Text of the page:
The trial court found the foregoing statements of the appellant as "unworthy of rational belief." The trial court noted that:jgc:chanrobles.com.ph

"this (sic) claims are bare assertions unsubstantiated by any reliable proof. It would be difficult, indeed, to find any semblance of truth in the testimony of the accused deliberately twisted to exculpate himself. The Court could hardly believe that the complainant would ask P3,000.00 from the accused when the latter had no visible means of substantial support. Moreover, the accused declared that he had a daughter named ‘Yoly’ with the complainant who died of illness during infancy. It turned out, however, that the child ‘Yoly’ who is the daughter of complainant with her husband is very much alive and is at present studying at the Kasibu Elementary School (see Exhibit ‘F’). As the accused has (sic) made untruthful narration of facts, his entire testimony do (sic) not deserve any credit as it appears manifestly false." 9

We have carefully examined the records of this case and find no reason to disagree with the above conclusion of fact reached by the trial court.

In his brief, 10 appellant expanded his defense which he had submitted to the lower court and this time stressed heavily that while he did have sexual intercourse with complainant on the morning of 2 September 1975, that sexual embrace was voluntary on the part of complainant. Appellant argued that complainant could have run away from him and shouted for help when she saw appellant approaching her, had she really wanted to avoid a sexual encounter with the appellant. He stressed that when he embraced her, she offered no resistance which she could have, if she indeed were an unwilling partner. Appellant underscored the absence of bruises or other tell-tale signs on the body of the complainant which, appellant argued, indicated willing submission on her part to his sexual embrace.chanrobles virtualawlibrary chanrobles.com:chanrobles.com.ph

The trial court was not persuaded by the story told by the appellant and neither is this Court. In the first place, assuming for a moment only that appellant’s story was substantially true and that appellant and complainant had been lovers at sometime in the past, no presumption arises that the complainant had not in fact been raped, nor that the copulation with which the appellant was here charged was not coerced but rather consensual on the part of the complainant. In People v. Taduyo, 11 the Court explained" :jgc:chanrobles.com.ph

"There is another reason why we are compelled to reject the accused’s defense that he and Margarita were common law husband and wife. One may assume, arguendo merely, that Rogaciano and Margarita did live together as pretended husband and wife. But that by itself does not prove that Rogaciano could not have raped Margarita, that Margarita would never have denied Rogaciano sexual access. Certainly, no presumption arises that a common law wife will, or is willing to, submit to the common law husband’s embraces always and under all circumstances. Proof of a prior history of a common law marital relationship will not prevail over clear and positive evidence of copulation by the use of force or intimidation." 12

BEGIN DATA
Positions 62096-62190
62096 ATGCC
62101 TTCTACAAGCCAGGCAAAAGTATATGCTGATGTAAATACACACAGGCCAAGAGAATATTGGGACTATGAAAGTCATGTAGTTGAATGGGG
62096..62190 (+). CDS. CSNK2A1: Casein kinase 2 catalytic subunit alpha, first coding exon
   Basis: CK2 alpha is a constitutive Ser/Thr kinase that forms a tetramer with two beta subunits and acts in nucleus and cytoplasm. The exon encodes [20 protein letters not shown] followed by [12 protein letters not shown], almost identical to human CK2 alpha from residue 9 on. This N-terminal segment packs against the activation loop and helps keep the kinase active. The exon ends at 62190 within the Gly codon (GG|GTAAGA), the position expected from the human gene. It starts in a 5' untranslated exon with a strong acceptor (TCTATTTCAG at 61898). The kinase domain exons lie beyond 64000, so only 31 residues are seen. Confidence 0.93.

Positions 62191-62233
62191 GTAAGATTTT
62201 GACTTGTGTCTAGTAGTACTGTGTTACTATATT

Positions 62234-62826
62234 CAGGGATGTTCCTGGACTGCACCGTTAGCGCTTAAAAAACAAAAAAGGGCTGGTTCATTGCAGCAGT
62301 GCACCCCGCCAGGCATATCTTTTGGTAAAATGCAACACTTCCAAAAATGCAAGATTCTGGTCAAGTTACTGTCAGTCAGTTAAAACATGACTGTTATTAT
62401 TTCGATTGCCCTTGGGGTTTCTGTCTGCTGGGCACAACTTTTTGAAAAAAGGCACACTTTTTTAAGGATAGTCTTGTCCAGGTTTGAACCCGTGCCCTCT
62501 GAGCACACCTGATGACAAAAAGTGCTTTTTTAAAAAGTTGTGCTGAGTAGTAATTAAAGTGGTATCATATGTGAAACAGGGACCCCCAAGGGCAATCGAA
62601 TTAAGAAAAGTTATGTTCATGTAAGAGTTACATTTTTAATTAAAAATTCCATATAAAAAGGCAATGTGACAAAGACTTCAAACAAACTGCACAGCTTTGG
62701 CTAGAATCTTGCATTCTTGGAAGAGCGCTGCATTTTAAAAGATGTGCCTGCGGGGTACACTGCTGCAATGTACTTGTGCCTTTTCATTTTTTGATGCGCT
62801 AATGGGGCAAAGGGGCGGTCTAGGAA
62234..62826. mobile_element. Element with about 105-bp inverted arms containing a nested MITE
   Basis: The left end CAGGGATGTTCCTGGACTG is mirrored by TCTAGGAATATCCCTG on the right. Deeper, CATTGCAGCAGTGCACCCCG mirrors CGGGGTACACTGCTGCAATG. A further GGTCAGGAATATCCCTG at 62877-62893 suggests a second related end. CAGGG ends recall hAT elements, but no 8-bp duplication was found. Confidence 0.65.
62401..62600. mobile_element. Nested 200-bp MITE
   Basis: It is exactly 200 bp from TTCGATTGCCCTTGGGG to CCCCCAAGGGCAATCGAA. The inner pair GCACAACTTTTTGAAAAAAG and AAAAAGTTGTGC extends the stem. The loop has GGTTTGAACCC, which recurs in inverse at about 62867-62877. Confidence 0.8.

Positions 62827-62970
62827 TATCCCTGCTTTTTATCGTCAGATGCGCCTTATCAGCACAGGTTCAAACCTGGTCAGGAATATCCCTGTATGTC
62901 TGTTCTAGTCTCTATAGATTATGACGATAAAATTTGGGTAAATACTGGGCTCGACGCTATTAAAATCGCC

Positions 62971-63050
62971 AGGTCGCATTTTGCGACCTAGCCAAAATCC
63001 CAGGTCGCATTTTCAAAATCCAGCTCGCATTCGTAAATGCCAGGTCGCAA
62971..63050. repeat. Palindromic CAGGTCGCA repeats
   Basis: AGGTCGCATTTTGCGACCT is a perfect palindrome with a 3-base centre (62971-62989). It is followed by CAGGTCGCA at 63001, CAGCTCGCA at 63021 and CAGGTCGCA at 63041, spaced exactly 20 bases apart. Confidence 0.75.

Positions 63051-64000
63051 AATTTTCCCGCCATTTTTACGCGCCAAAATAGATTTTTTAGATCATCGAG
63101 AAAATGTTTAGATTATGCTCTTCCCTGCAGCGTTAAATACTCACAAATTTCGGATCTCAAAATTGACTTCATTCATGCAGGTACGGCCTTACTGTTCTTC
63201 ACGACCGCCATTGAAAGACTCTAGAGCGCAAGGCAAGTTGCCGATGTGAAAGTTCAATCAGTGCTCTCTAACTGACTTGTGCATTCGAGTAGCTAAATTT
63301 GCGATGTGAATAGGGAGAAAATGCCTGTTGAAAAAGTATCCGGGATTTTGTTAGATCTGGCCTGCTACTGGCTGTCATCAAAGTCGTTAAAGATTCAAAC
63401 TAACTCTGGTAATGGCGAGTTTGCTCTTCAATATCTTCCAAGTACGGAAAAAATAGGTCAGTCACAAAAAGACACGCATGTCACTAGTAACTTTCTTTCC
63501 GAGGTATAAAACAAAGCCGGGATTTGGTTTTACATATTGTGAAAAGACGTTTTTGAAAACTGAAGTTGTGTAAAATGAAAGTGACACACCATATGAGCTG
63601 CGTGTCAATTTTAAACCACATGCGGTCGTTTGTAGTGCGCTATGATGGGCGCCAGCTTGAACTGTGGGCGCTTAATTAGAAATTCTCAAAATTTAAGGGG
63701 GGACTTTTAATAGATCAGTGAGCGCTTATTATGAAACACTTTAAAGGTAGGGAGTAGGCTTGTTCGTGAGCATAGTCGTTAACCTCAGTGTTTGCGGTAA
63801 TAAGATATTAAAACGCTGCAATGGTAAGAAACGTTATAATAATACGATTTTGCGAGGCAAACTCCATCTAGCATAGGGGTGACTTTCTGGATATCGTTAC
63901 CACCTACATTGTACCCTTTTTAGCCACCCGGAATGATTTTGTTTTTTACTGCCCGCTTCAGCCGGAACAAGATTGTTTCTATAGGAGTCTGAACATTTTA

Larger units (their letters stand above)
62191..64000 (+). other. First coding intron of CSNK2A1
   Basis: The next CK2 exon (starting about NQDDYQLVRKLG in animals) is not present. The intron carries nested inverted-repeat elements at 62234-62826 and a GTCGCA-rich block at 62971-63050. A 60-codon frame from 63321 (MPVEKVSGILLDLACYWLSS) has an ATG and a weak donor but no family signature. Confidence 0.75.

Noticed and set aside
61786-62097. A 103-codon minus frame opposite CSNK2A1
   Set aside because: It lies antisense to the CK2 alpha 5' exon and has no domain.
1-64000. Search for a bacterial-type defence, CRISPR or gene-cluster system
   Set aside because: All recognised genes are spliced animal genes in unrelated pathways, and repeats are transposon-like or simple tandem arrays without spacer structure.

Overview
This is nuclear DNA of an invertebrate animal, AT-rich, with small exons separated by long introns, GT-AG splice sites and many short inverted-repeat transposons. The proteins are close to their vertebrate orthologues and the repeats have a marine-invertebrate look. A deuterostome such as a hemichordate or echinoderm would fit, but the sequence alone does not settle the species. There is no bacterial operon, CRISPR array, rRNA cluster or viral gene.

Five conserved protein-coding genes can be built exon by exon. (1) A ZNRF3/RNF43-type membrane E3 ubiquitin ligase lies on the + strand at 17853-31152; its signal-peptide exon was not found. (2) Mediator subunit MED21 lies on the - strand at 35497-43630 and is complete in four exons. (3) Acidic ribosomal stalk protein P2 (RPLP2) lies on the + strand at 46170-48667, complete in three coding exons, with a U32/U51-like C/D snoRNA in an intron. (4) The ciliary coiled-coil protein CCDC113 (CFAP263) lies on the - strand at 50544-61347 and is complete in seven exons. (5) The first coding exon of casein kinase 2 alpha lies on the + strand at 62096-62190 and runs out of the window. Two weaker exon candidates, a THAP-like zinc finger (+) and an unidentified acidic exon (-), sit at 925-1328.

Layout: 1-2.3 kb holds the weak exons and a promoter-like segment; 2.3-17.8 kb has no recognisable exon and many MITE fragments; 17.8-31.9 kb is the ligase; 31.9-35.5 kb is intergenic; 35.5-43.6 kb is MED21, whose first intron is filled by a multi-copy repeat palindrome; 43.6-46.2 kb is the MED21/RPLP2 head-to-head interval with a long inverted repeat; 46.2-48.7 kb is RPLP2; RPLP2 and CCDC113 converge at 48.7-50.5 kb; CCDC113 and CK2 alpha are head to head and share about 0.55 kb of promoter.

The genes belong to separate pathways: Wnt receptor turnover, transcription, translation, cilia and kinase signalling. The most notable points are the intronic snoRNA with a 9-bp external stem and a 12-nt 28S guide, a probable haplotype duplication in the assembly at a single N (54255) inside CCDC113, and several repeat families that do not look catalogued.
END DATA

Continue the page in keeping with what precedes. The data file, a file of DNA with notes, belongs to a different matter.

In this case, as in most rape cases, the trial court’s evaluation of the relative credibility of complainant upon the one hand and the accused upon the other, is critical. As pointed out earlier, the trial court did not find the accused-appellant a truthful witness. Upon the other hand, the trial court was clearly impressed and persuaded that the complainant was telling the truth when she testified in effect that the accused had taken her unaware so that she was unable to shout or to flee when he grabbed her and embraced her suddenly and clapped his hand over her mouth. The trial court said:jgc:chanrobles.com.ph

"On the other hand the guilt of the accused is deemed to have been persuasively demonstrated where it appears that the declaration of the complainant was categorical and straight-forward, that no motive was shown for her fabricating a tale that could lead to so grievous a consequence for a fellow human being, that the cross examination to which she was subjected, far from weakening what was testified to by her, strengthened it. The accused’s manifestly unbelievable, if not ridiculous, testimony has not dented the solid and firm testimony of the victim of his bestial assault.

The testimony of complainant as to how the offense of rape was committed was clear, concise, and categorical. Thereafter, she was subjected to a thorough, searching and intensive cross-examination. She stood firm. Her story held. It was not discredited. There is, thus, the quantum of proof necessary for the constitutional presumption of innocence to be overcome." 13

It seems scarcely necessary to recall the rule, so firmly settled, that the findings of fact of the trial court which had the inestimable advantage of listening to and watching the witnesses as they appeared before the court, are entitled to the greatest respect and will not be overturned by an appellate court save upon the clearest evidence. 14